“Is it at 95 yet?” I ask. The Alabama college student peers through the sun-filtered reflecting telescope to estimate how much of the sun the moon has gobbled up. I look through the spotting scope fitted with a filter while others in the gathered crowd gaze skyward with nifty cardboard solar specs.
“Yes, I’d say 95 percent,” he replies. Our surroundings have already taken on an ashen hue as if I am looking through gray-tinted sunglasses.
“What’s the temp?” I ask, just out into the air, and a girl from Cincinnati steps under the tarp to check the thermometer.
“Eighty five degrees” she chimes. “Eleven degrees less than when we started.” She bends to record it on the temperature chart.
Her brother works the controls of the drone that is already in the air poised to record the moon’s shadow racing toward us from the west. Quavering shadow bands dance across the white sheet I taped over a large piece of cardboard, the earth’s atmosphere distorting the sun’s rays. Excitement fills our hilltop hay field band of observers.
With totality imminent, I zip over to the crest of the hill just in time. “Look west everyone! Look west!” I cry, pointing to the fast encroaching darkness. Seconds later, a ghostly shadow envelops us. An orange sunset glows on the horizon from every point of the compass. Our crowd erupts into sounds of wonder and amazement. “Wow.” “Cool.” “Oh my god.” “Look!” I even hear myself: “oh my golly!” and “holy smokes!” or some such exclamations. I find it hard to describe the unexpected emotion that has overtaken me. I look back at the crowd to see daughter hugging father, husbands kissing wives, bewildered children looking around, a young girl crying.
At this moment I don’t know what to do. The hours leading up to this point have preoccupied me with gazing through and adjusting telescopes, taking pictures, portraying images of the sun through my binoculars onto the sheet to make “cartoon eyes”, examining the towel by the trees to see the crescent shaped dapples of sunlight, taking temperature readings, and interacting with the assortment of people who have collected here for this fantastic event. Now, I just don’t know what to do. I trot over to the crowd around the scopes. As I do, I am intercepted.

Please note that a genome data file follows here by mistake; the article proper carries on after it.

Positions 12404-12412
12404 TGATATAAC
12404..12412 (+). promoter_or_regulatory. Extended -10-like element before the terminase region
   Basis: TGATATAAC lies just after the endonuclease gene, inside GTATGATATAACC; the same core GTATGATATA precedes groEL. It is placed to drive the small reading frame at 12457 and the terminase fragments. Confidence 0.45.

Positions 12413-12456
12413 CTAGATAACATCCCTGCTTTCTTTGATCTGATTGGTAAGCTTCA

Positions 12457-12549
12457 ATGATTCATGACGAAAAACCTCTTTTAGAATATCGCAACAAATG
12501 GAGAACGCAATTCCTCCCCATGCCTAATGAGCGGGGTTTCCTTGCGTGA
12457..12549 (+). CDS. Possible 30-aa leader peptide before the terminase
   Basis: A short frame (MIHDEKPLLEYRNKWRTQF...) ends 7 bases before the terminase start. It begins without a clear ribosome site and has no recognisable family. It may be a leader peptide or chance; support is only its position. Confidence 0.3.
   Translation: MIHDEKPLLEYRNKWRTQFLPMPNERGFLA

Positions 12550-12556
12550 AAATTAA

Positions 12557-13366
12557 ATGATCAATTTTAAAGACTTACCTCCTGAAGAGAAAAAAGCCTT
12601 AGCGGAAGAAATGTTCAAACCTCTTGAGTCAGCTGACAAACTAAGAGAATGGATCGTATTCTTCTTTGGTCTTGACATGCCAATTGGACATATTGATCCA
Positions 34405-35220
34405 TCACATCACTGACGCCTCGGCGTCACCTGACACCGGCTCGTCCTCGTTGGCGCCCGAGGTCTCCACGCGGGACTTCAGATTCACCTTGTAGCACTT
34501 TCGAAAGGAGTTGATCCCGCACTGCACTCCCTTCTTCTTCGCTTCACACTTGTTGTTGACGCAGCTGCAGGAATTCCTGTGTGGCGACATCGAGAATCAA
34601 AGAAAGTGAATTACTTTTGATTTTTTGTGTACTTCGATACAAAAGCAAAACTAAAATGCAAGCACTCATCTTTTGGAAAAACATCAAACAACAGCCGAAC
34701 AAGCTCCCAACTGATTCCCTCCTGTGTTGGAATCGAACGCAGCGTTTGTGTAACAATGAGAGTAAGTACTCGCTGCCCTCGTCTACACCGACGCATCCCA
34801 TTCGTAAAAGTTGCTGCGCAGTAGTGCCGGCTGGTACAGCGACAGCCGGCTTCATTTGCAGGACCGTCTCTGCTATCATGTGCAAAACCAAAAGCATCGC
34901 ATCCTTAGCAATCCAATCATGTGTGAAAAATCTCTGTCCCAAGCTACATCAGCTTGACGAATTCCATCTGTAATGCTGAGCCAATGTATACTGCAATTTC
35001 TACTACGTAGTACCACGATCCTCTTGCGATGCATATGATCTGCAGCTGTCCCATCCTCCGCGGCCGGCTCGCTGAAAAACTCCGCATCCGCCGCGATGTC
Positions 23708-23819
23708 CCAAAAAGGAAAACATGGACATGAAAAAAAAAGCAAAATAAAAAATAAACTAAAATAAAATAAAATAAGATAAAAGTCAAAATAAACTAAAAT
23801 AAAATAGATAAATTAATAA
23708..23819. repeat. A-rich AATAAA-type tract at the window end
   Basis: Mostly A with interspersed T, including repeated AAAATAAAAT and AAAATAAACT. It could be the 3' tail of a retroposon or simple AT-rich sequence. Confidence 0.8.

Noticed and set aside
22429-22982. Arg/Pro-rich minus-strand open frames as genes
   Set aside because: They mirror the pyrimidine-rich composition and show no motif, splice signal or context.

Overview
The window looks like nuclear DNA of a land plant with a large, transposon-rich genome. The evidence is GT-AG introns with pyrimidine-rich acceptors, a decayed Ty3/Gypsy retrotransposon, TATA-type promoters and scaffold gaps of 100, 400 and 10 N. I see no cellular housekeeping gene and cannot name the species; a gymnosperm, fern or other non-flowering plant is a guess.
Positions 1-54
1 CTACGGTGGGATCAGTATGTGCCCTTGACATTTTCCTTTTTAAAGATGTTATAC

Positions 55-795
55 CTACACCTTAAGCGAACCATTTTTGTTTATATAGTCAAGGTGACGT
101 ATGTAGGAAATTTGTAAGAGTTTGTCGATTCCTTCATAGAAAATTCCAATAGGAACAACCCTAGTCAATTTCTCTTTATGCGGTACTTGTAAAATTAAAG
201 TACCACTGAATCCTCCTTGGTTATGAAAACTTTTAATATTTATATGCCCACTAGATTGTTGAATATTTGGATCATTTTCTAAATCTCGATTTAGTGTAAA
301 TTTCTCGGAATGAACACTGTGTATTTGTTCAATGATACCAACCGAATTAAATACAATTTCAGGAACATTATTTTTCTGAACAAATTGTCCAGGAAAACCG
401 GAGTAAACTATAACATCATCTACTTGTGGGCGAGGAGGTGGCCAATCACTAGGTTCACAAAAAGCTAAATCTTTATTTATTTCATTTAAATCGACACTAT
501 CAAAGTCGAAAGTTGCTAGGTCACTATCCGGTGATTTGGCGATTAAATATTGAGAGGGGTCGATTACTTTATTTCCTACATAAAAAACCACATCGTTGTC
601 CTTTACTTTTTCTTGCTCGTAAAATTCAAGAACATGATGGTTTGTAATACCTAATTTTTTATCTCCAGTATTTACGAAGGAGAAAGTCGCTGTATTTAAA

“Could you take a picture of us?” the man from Kentucky implores as he shoves his camera into my hands. “Hurry up everyone, there’s not much time,” he instructs his crew of about 13 kids and adults. They oblige immediately. I snap a quick picture and go over to the spotting scope.
“I can’t see it in here,” the Michigan college student tells me. I stoop to adjust the scope but can’t get it in view. I don’t want to waste my time taking the filter off and fiddling. We only have two and a half minutes of totality.
“I think this is just something we need to experience,” I explain. We gaze at the sun, unaided now, to behold the black pupil of a moon surrounded by a glowing bright iris of the sun’s corolla. My husband and the man from Ohio are discussing the identity of the planets now visible – Jupiter, Venus and they think they may see Mars faintly.
In the world’s fastest two and a half minutes, the sun starts to reappear. “Here it comes,” I say to no one in particular. People put their glasses back on and we see the diamond ring effect. Our surroundings brighten. The magical moment has passed.
“Now I get why the ancients were so frightened,” I overhear one of the Alabama college students share with his buddies. People are milling about, exchanging “that was amazing!” comments and marveling about what a spectacle the moon and sun showed us.
Before long this band of strangers starts to disperse. A few kids and adults linger to peer through the telescopes, make shadow puppets on the sheet, and ask my science teacher husband questions. Basically, the show is over. The moon is revealing more and more of the sun behind it and the temperature will soon reverse its downward trend. We documented a 13-degree drop in all – from a scorching 96 degrees Fahrenheit to a respectable 83 degrees in the shade.
Tents are dismantled and cars drive off to join the gridlock of eclipse viewers already clogging the highways. In talking with other malingerers, I learn this spectacle surprised many with its magical and unexpected emotional affect. It sure gripped me.
Luckily, my husband had the presence of mind to get a photo from his tripod-mounted camera.